In recent years, many attempts have focused on blending plastic materials with cheap and natural polymers, such as starch, to create new materials with specific properties[4-6]. Koenig and Huang[6] evaluated PCL blends containing 25 wt.% high-amylose corn starch (HA-CS) and waxy corn starch granules based on tensile testing and concluded that the tensile strength of PCL/HA-CS blends was 15% lower than for PCL. However, these authors did not discuss the influence of the structure of starch on the properties studied. Wu[4] and Mani et al.[7] observed that the mechanical and thermal properties of PCL became noticeably worse when this polymer was blended with starch, mainly because of the poor compatibility between the two phases.

Starch granules are partially crystalline particles and are composed mainly of linear D-glucan amylose and highly branched amylopectin polymers[8]. However, the poor melting properties of native starch mean that before being used in PCL/starch blends, the starch must be converted into an essentially amorphous, homogeneous material suitable for thermoplastic processing[9]. Starch plastification is commonly done by extrusion at 120 - 220 °C[2].

Starch gelatinization involves melting the polymer in an aqueous medium. When a water-starch suspension is heated, the starch undergoes a phase transition between 60 and 70 °C. Granule swelling increases with temperature and becomes irreversible when gelatinization occurs. The swelling corresponds to a mass transfer of bulk water in the suspension to water associated with starch components (amylose and amylopectin). The granule structure is generally dispersed when heat treatment reaches a certain level, and the solubilization of amylose chains leads to an increase in viscosity[10]. This change in viscosity is manifested by irreversible changes in properties such as the disruption of the semicrystalline structure, seen as a loss of birefringence, and starch solubilization. The phenomenon that follows gelatinization during the dissolution of starch and eventually leads to the total disruption of the granules is known as pasting[11]. During the cooling phase, the starch undergoes retrogradation in which the starch chains begin to reassociate in an ordered structure, and this is accompanied by another rise in viscosity, usually referred to as setback.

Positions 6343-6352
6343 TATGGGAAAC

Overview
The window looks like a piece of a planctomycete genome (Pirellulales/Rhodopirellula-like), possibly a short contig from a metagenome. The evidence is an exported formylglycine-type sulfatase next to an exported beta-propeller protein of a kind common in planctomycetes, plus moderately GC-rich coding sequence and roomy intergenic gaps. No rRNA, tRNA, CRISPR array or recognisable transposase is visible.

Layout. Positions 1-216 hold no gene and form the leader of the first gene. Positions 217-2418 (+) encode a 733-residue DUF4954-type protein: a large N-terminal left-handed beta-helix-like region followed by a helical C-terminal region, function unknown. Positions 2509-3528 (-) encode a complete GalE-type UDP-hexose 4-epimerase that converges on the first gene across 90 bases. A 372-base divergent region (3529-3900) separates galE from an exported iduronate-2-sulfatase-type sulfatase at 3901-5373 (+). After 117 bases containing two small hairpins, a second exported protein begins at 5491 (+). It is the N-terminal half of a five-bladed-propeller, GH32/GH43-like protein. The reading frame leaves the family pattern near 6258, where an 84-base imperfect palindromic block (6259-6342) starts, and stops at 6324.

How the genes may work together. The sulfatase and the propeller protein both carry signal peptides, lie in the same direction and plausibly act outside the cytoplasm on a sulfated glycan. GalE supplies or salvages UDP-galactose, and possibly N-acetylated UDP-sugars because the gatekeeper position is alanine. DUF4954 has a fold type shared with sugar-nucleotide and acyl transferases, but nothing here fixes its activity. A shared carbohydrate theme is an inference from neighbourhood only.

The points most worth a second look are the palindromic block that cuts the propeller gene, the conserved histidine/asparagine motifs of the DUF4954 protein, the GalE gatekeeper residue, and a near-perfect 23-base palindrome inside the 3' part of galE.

In this study, we compared the effect of gelatinized and nongelatinized starch on the mechanical properties, melt flow index and morphology of PCL/starch blends containing 25, 50 and 75 wt.% starch.

Experimental

Materials

PCL (Tone P-767) was supplied in pellet form by Union Chemical Carbide Ltd. (Cubatão, SP, Brazil), and had a melting index of 7.0 g/10 min (125 °C/2.16 kg) (ASTM D1238), a density of 1.145 g/cm3 and a number average molecular weight (Mn) of 50,000 g/mol.